Date of Award
Restricted Access Dissertation
Doctor of Philosophy
Graduate School of Biomedical Sciences
Purpose: Neurodegenerative diseases and neurotraumas typically result in apoptosis of specific neurons leading to the pathology observed during the disease state. Existing treatments target the symptoms instead of preventing the death of these neurons. Although neuroprotective drugs should be useful as a treatment to prevent further loss of neurons, efficacious molecules are lacking. FK506 (tacrolimus), a widely used immunosuppressant drug, has significant neuroprotective and neuroregenerative properties throughout the central nervous system, including the eye. FK506 achieves these properties through interaction with FK506 binding proteins (FKBP), including FK506 binding protein 51 (FKBP51). In this study, we examine the effects of FKBP51 as a neuroprotective agent on a neuronal cell line.
Methods: We cultured 661w cell cultures with or without FK506, or stably transfected them with an FKBP51 expression vector. These cells were then exposed to the apoptosis inducing agent staurosporine. Cell viability was determined using a calcein AM/propidium iodide assay. Protein levels and activation of nuclear factor kappa-light chain-enhancer of activated B cells (NF-κB) were determined by western immunoblot analysis.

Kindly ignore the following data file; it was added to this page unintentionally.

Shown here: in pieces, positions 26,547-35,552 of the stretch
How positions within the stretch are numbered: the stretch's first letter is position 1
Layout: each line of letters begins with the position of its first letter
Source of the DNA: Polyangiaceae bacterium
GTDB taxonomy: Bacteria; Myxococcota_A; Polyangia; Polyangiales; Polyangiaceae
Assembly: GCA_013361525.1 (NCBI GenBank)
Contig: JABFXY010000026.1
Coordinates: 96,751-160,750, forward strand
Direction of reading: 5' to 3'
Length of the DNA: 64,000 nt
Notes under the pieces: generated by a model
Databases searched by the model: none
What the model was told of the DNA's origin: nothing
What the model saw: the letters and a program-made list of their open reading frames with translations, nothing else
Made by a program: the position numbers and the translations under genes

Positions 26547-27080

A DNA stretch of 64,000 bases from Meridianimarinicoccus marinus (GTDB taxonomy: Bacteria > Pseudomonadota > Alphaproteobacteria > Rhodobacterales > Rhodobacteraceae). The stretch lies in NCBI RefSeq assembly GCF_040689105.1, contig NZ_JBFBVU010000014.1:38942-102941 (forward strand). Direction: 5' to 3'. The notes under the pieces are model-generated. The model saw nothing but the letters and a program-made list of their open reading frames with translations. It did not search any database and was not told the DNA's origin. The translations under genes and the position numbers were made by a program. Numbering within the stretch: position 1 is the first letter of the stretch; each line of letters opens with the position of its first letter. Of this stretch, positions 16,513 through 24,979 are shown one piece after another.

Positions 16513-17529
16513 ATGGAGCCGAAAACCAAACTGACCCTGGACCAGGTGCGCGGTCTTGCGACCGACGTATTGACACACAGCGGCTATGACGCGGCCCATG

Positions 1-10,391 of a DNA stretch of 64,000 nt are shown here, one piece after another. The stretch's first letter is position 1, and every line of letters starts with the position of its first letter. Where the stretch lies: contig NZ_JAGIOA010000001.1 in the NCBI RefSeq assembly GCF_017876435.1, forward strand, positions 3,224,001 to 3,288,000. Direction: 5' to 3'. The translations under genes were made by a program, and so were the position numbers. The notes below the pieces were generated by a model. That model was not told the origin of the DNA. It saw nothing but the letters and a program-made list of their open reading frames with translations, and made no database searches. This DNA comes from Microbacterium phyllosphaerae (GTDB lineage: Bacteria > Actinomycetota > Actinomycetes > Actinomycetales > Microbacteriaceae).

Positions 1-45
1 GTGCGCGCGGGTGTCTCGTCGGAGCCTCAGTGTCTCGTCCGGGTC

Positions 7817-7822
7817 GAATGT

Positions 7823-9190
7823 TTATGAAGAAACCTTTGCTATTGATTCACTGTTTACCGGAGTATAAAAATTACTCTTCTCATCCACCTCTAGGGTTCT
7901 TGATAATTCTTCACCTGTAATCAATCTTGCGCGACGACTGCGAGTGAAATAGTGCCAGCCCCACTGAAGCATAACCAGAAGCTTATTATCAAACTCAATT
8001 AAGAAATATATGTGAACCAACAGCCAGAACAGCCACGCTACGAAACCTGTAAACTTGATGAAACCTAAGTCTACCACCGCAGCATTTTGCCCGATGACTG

Results: FKBP51 overexpression significantly protected 661w cell cultures from staurosporineinduced apoptosis. FKBP51 overexpression also significantly increased NF-κB p65 protein 35 levels and activated NF-κB p65. FK506 treatment significantly protected 661w neuronal cultures from staurosporine-induced apoptosis. FK506 increased FKBP51, NF-κB p65, and levels of activated NF-κB p65 protein.
Conclusions: These results suggest that FKBP51 protects 661w cell cultures from apoptosis induced by staurosporine. Additionally, FK506 protected 661w cell cultures from apoptosis and displayed a mechanism similar to that of FKBP51 overexpression. Both FK506 and FKBP51 appear to act through activation of NF-κB p65 protein, suggesting a common pathway for neuroprotection. These findings suggest that FKBP51 is a compound important to neuronal cell culture survival. FKBP51 may be a potential therapeutic drug target for preventing the neurodegeneration and neurotrauma that occur during neurodegenerative diseases.
Daudt, D. R.
"FKBP51 and Methylene Blue as Neuroprotective Targets" Fort Worth, Tx: University of North Texas Health Science Center;